Servant of God, Padre Domenico da Cese, Pray for us!
Servant of God, Padre Domenico da Cese…
Pray for us!

The Holy Capuchin of Manoppello – Servant of God, Padre Domenico da Cese

Venerable Padre Domenico da Cese 1915-1978
Servant of God, Padre Domenico da Cese 1915-1978
Holy Face of Manoppello Photo: Patricia Enk
Holy Face of Manoppello
Photo: Patricia Enk

September 17th marks the anniversary of the death of the Holy Capuchin priest of Manoppello–the Servant of God, Padre Domenico da Cese. Like his friend and fellow Capuchin, St. Padre Pio, the humble Padre Domenico was a mystic and stigmatist who had extraordinary gifts of the Holy Spirit.

(For more about St. Padre Pio’s last case of bilocation and Padre Domenico click here.)

As a nine year old boy in 1915, Padre Domenico predicted the devastating Avenzzano earthquake in Italy. A 6.7 earthquake hit that region the next morning, killing more than 30,000 people, including two of his sisters and burying him and his father in the rubble of their church.  A man he didn’t know pulled him from the rubble to safety, whose face he later recognized on his first visit as a friar to the Shrine of the Holy Face in Manoppello. When Padre Domenico knelt before the “Il Volto Santo” or Face of Jesus, the miraculous veil, he exclaimed, “This is the man who saved me from the rubble!” He remained at the Shrine as Rector until the time of his death in 1978.  To learn more about his incredible life and passionate love for the Holy Face you can watch this wonderful video of his life, “The Long Road of Fr. Domenico, from Cese to Turin” by clicking here.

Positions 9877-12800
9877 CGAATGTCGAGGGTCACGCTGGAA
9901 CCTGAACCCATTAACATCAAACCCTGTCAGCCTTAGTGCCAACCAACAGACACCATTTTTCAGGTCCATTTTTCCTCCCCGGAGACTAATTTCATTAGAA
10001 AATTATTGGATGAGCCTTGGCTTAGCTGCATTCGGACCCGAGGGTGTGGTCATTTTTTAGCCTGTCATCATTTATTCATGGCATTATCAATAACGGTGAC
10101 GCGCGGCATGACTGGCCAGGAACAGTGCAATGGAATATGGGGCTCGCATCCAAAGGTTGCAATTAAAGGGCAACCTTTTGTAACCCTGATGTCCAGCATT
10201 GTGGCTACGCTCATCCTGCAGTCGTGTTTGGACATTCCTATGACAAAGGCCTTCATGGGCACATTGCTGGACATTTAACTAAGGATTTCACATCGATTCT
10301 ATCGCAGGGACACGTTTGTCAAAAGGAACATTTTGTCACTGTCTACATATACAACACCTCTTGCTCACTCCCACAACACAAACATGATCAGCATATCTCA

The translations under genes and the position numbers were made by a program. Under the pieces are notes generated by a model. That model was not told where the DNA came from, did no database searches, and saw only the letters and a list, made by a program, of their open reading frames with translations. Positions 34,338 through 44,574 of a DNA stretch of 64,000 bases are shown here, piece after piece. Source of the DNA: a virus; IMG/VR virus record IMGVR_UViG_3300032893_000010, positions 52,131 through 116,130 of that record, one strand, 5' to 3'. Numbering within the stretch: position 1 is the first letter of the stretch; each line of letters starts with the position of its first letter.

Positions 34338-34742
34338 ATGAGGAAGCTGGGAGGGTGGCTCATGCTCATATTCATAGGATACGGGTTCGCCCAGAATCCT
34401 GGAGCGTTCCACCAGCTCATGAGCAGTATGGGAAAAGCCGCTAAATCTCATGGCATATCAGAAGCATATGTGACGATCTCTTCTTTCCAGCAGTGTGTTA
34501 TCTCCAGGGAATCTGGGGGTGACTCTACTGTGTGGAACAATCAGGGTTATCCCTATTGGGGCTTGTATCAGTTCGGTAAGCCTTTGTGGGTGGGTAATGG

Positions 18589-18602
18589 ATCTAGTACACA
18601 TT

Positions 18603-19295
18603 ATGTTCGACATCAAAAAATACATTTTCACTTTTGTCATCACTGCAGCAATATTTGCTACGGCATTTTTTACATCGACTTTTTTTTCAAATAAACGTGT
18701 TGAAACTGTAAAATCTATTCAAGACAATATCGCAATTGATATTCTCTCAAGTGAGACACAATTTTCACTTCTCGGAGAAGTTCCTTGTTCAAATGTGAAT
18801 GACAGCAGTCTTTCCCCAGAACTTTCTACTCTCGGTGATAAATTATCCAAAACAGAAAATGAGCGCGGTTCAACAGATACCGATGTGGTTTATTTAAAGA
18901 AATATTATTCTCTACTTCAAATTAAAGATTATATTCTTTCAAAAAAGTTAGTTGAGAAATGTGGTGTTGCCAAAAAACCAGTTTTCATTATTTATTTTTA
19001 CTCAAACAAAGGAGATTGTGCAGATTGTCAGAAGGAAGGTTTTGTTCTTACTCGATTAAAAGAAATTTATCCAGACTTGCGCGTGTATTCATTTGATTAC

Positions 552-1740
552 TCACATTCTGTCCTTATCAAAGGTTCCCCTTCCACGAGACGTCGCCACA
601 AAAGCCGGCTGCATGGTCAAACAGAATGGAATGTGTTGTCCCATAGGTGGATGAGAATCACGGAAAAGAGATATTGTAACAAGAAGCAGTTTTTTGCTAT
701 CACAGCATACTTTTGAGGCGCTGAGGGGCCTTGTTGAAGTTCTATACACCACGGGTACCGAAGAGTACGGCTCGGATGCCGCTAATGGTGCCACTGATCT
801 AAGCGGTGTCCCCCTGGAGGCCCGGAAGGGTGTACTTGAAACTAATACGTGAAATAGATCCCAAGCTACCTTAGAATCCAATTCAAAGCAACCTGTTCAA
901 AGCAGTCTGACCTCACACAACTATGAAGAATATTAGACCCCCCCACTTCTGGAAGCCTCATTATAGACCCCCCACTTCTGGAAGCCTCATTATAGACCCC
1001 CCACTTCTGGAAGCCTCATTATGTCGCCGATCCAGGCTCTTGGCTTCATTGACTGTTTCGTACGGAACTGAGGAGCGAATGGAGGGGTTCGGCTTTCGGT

Servant of God, Padre Domenico da Cese, Pray for us!
Servant of God, Padre Domenico da Cese…
Pray for us!

The Priesthood and the Face of Christ

St. Padre Pio gazes at the Eucharistic Face of Christ
St. Padre Pio gazes at the Eucharistic Face of Christ

At the Last Supper Jesus offers His deeply moving prayer to the Father for his disciples, the priests, which begins, “Father the hour has come…” (John 17) Jesus prays that the Father glorify Him and that He may be glorified in them (his priests) and that He keep them in His name that “they may become one as we are.”  Jesus prays too, “for those who will believe in me through their word.”

“A priest is not a priest for himself,” St. John Vianney said, “he does not give himself absolution; he does not administer the Sacraments for himself. He is not for himself, he is for you.” 

These men, like the first apostles, are fully human and share in the weakened condition of all of mankind since the fall of Adam.  Yet they are called by God for the sanctification of God’s people.  St. Paul writes: